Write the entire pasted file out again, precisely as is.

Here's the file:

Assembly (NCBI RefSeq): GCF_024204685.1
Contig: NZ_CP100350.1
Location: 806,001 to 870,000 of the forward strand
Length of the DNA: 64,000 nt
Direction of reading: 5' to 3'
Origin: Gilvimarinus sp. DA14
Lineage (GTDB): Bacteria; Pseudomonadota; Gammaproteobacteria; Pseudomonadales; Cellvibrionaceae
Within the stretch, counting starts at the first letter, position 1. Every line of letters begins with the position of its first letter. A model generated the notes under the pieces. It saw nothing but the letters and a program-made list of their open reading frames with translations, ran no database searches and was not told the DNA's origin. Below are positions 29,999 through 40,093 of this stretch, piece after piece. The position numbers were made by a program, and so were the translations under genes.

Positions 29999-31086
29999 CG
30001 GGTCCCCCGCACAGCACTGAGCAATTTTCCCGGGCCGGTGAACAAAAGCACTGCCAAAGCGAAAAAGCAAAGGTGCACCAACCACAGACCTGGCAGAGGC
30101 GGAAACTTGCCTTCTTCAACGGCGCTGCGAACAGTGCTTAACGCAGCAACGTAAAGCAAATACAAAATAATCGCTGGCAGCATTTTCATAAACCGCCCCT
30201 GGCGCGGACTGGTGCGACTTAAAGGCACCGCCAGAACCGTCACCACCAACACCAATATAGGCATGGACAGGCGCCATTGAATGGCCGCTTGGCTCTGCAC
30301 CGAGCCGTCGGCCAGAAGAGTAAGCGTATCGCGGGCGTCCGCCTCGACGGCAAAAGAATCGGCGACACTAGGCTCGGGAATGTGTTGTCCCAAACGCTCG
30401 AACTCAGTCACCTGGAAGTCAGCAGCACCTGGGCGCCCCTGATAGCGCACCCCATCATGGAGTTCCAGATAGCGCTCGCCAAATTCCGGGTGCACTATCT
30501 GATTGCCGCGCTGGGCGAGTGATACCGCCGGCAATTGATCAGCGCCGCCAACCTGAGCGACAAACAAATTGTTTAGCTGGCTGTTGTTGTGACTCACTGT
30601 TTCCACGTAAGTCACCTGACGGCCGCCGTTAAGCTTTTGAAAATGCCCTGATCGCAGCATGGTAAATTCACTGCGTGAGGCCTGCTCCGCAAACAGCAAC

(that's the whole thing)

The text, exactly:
Assembly (NCBI RefSeq): GCF_024204685.1
Contig: NZ_CP100350.1
Location: 806,001 to 870,000 of the forward strand
Length of the DNA: 64,000 nt
Direction of reading: 5' to 3'
Origin: Gilvimarinus sp. DA14
Lineage (GTDB): Bacteria; Pseudomonadota; Gammaproteobacteria; Pseudomonadales; Cellvibrionaceae
Within the stretch, counting starts at the first letter, position 1. Every line of letters begins with the position of its first letter. A model generated the notes under the pieces. It saw nothing but the letters and a program-made list of their open reading frames with translations, ran no database searches and was not told the DNA's origin. Below are positions 29,999 through 40,093 of this stretch, piece after piece. The position numbers were made by a program, and so were the translations under genes.

Positions 29999-31086
29999 CG
30001 GGTCCCCCGCACAGCACTGAGCAATTTTCCCGGGCCGGTGAACAAAAGCACTGCCAAAGCGAAAAAGCAAAGGTGCACCAACCACAGACCTGGCAGAGGC
30101 GGAAACTTGCCTTCTTCAACGGCGCTGCGAACAGTGCTTAACGCAGCAACGTAAAGCAAATACAAAATAATCGCTGGCAGCATTTTCATAAACCGCCCCT
30201 GGCGCGGACTGGTGCGACTTAAAGGCACCGCCAGAACCGTCACCACCAACACCAATATAGGCATGGACAGGCGCCATTGAATGGCCGCTTGGCTCTGCAC
30301 CGAGCCGTCGGCCAGAAGAGTAAGCGTATCGCGGGCGTCCGCCTCGACGGCAAAAGAATCGGCGACACTAGGCTCGGGAATGTGTTGTCCCAAACGCTCG
30401 AACTCAGTCACCTGGAAGTCAGCAGCACCTGGGCGCCCCTGATAGCGCACCCCATCATGGAGTTCCAGATAGCGCTCGCCAAATTCCGGGTGCACTATCT
30501 GATTGCCGCGCTGGGCGAGTGATACCGCCGGCAATTGATCAGCGCCGCCAACCTGAGCGACAAACAAATTGTTTAGCTGGCTGTTGTTGTGACTCACTGT
30601 TTCCACGTAAGTCACCTGACGGCCGCCGTTAAGCTTTTGAAAATGCCCTGATCGCAGCATGGTAAATTCACTGCGTGAGGCCTGCTCCGCAAACAGCAAC